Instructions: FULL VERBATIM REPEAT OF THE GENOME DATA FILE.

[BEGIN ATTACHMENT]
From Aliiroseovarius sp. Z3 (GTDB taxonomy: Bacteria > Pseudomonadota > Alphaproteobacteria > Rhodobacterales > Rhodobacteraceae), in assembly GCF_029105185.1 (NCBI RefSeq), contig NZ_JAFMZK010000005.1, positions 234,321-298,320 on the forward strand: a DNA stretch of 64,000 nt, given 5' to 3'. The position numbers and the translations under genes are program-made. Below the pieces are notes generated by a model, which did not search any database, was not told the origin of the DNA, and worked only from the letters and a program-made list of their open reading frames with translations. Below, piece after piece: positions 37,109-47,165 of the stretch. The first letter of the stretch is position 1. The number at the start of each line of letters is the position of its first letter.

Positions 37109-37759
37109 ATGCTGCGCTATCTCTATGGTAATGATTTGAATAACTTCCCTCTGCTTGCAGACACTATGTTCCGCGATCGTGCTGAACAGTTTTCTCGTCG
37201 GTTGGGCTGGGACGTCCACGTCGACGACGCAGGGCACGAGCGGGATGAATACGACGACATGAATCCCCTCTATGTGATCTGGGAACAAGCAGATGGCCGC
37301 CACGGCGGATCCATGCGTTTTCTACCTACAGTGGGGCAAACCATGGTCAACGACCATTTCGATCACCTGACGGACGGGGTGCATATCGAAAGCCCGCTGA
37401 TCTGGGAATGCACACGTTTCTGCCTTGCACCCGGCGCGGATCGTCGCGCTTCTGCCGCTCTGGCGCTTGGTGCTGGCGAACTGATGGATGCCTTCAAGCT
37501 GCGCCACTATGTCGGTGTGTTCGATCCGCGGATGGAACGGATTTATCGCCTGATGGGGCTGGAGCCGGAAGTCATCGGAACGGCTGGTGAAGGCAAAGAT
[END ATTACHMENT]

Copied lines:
From Aliiroseovarius sp. Z3 (GTDB taxonomy: Bacteria > Pseudomonadota > Alphaproteobacteria > Rhodobacterales > Rhodobacteraceae), in assembly GCF_029105185.1 (NCBI RefSeq), contig NZ_JAFMZK010000005.1, positions 234,321-298,320 on the forward strand: a DNA stretch of 64,000 nt, given 5' to 3'. The position numbers and the translations under genes are program-made. Below the pieces are notes generated by a model, which did not search any database, was not told the origin of the DNA, and worked only from the letters and a program-made list of their open reading frames with translations. Below, piece after piece: positions 37,109-47,165 of the stretch. The first letter of the stretch is position 1. The number at the start of each line of letters is the position of its first letter.

Positions 37109-37759
37109 ATGCTGCGCTATCTCTATGGTAATGATTTGAATAACTTCCCTCTGCTTGCAGACACTATGTTCCGCGATCGTGCTGAACAGTTTTCTCGTCG
37201 GTTGGGCTGGGACGTCCACGTCGACGACGCAGGGCACGAGCGGGATGAATACGACGACATGAATCCCCTCTATGTGATCTGGGAACAAGCAGATGGCCGC
37301 CACGGCGGATCCATGCGTTTTCTACCTACAGTGGGGCAAACCATGGTCAACGACCATTTCGATCACCTGACGGACGGGGTGCATATCGAAAGCCCGCTGA
37401 TCTGGGAATGCACACGTTTCTGCCTTGCACCCGGCGCGGATCGTCGCGCTTCTGCCGCTCTGGCGCTTGGTGCTGGCGAACTGATGGATGCCTTCAAGCT
37501 GCGCCACTATGTCGGTGTGTTCGATCCGCGGATGGAACGGATTTATCGCCTGATGGGGCTGGAGCCGGAAGTCATCGGAACGGCTGGTGAAGGCAAAGAT